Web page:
Monday, May 10, 2010
Organic products: better for you and the earth
With the 40th anniversary of Earth Day this April, it's become clear that even ordinary, everyday activities - for instance, snacking - can promote environmental sustainability and one's own health and well being. The evolution of food consumption from rural, community-grown foods to urbanization and the growth of supermarkets, to the more recent dominance of mass merchandisers, is coming full circle, thanks to joint efforts among consumers, retailers and food companies to reduce waste and offer products that fit eco-friendly, healthier lifestyles.
There are many ways to eat for the betterment of the planet and yourself:
* Savor produce the way nature intended. Take advantage of fresh produce offered by local growers, available through community farmers markets, roadside stands and stores. Whether it's the first strawberries of the season, a perfectly ripe tomato in the peak of summer or a crisp apple in fall, produce doesn't get any fresher - or more nutritious - than when just picked. That's a win-win for the snacker and for the environment.
* Dig in. Produce purchased at local markets is a great idea, but you can become even closer to nature by planting your own garden. If you're craving berries, carrots or want to add healthy greens to your sandwich, you don't have to venture very far - and you get the added benefits of being outside and doing some physical exercise by way of digging, planting, watering and harvesting.
* These are not your parents' organic snack foods. Certainly, in the 40 years since the first Earth Day, the world has come a long way from wheat germ and bean sprouts. As demand for organic and natural products continues to grow, you can pick from a wide variety of organic snack foods available not only in specialty markets, but in most grocery stores. The bonus: many of these snack foods are also better for you, a good source of fiber and lower in empty calories, fat and sodium.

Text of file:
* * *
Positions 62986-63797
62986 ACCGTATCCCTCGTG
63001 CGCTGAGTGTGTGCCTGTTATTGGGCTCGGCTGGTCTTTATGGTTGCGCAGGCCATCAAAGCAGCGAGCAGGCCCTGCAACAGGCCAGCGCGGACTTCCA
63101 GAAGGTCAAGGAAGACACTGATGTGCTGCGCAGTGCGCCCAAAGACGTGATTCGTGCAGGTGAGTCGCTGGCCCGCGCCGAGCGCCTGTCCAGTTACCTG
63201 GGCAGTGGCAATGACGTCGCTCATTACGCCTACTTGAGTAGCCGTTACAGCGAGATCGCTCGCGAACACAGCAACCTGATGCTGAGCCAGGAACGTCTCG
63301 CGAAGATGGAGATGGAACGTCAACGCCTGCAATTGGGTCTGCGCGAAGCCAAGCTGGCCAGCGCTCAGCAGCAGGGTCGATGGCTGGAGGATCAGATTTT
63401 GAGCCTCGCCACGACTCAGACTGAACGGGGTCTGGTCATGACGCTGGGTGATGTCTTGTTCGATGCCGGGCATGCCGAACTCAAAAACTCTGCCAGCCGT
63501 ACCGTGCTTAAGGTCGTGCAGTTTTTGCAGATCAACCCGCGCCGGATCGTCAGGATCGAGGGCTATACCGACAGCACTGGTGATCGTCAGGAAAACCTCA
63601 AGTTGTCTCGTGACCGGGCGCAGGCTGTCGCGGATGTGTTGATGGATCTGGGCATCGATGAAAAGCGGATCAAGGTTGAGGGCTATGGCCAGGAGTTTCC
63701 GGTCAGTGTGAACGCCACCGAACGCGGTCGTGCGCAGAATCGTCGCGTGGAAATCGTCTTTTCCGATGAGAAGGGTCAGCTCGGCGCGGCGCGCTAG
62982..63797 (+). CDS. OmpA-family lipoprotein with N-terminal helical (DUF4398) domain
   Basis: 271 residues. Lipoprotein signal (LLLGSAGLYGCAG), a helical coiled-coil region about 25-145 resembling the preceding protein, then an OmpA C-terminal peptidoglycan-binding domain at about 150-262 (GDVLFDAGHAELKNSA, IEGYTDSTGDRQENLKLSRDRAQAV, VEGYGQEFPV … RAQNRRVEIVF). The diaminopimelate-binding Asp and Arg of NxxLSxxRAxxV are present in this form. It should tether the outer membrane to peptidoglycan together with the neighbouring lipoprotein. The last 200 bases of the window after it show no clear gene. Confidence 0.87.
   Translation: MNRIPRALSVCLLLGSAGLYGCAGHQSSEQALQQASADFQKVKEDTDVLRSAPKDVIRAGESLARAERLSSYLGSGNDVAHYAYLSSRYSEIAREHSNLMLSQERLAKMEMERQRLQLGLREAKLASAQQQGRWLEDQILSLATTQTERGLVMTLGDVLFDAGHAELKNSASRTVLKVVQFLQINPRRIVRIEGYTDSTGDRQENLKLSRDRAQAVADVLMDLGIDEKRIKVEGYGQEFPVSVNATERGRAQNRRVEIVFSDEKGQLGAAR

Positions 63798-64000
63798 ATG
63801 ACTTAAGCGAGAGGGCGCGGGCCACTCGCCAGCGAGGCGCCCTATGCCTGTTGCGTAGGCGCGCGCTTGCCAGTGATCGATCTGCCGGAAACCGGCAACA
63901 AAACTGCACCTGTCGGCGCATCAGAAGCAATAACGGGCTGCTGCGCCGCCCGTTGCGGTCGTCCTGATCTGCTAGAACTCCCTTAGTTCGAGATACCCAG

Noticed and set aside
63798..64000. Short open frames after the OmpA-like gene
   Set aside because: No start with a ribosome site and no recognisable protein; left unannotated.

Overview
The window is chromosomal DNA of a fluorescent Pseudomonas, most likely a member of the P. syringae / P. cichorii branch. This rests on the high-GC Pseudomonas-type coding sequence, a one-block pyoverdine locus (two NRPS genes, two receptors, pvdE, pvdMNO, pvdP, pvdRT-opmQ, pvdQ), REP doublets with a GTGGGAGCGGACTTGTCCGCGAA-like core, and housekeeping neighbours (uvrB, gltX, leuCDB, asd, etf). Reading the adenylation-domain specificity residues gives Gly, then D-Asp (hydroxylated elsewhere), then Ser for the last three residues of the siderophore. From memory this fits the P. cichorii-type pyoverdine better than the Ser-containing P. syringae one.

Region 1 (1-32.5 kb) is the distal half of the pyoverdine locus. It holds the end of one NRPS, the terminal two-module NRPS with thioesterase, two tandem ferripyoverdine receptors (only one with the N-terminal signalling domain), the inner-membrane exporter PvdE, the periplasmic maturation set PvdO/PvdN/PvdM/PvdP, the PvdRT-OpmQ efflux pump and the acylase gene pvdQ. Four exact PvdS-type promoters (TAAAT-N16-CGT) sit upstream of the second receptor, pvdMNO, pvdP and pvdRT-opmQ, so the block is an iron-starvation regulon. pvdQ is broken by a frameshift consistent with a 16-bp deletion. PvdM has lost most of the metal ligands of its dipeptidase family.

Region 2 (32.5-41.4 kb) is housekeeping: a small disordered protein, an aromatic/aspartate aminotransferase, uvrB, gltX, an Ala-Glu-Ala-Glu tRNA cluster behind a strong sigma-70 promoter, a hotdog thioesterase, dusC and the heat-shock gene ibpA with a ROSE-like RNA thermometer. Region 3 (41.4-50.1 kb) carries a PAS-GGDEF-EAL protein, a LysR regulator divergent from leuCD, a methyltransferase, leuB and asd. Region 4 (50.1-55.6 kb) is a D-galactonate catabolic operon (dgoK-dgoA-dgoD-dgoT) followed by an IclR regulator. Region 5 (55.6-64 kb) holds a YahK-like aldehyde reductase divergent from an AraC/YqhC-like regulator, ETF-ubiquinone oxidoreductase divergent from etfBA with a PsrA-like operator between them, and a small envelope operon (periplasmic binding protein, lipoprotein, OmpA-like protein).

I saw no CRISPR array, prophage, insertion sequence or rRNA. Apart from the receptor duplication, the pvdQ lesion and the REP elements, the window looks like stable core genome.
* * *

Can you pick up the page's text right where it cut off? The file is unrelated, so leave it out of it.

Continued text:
Snyder's of Hanover, for instance, recently added to its line of organic snack foods with improved Organic Pretzel Sticks, made with whole wheat flour. The pretzels pack 20 grams of whole grains and 3 grams of fiber in each serving. Getting even closer to earthly sources of good nutrition, the company also recently introduced Organic 8 Grains & Seeds Pretzels, made from a grain combination that includes buckwheat, oats, whole brown rice and millet, and a seed mixture of flax and sesame seeds and quinoa.
* Going green is a package deal. Taking the earth-friendly concept a step further, look for packages made of renewable products or feature less waste. Many manufacturers are doing away with unnecessary outer packaging, while others are switching to thinner plastics and film in an effort to cut down on landfill waste. When developing its new organic pretzels, Snyder's of Hanover put a priority on renewable packaging: the bags are made from 90 percent plant-based materials.
Perhaps the greatest legacy of the green movement that has been building for four decades is the fact that being conscious of the environment and one's well-being comes down to basic, daily choices. It can be the way we clean our homes. It can be the mode of transportation we use to get from one place to another. It can also be the simple, satisfying act of snacking. Mindless munching has become, in these times, mindful munching.
Courtesy of ARAcontent
Interested in trying more organic foods? Here are a few books to help you: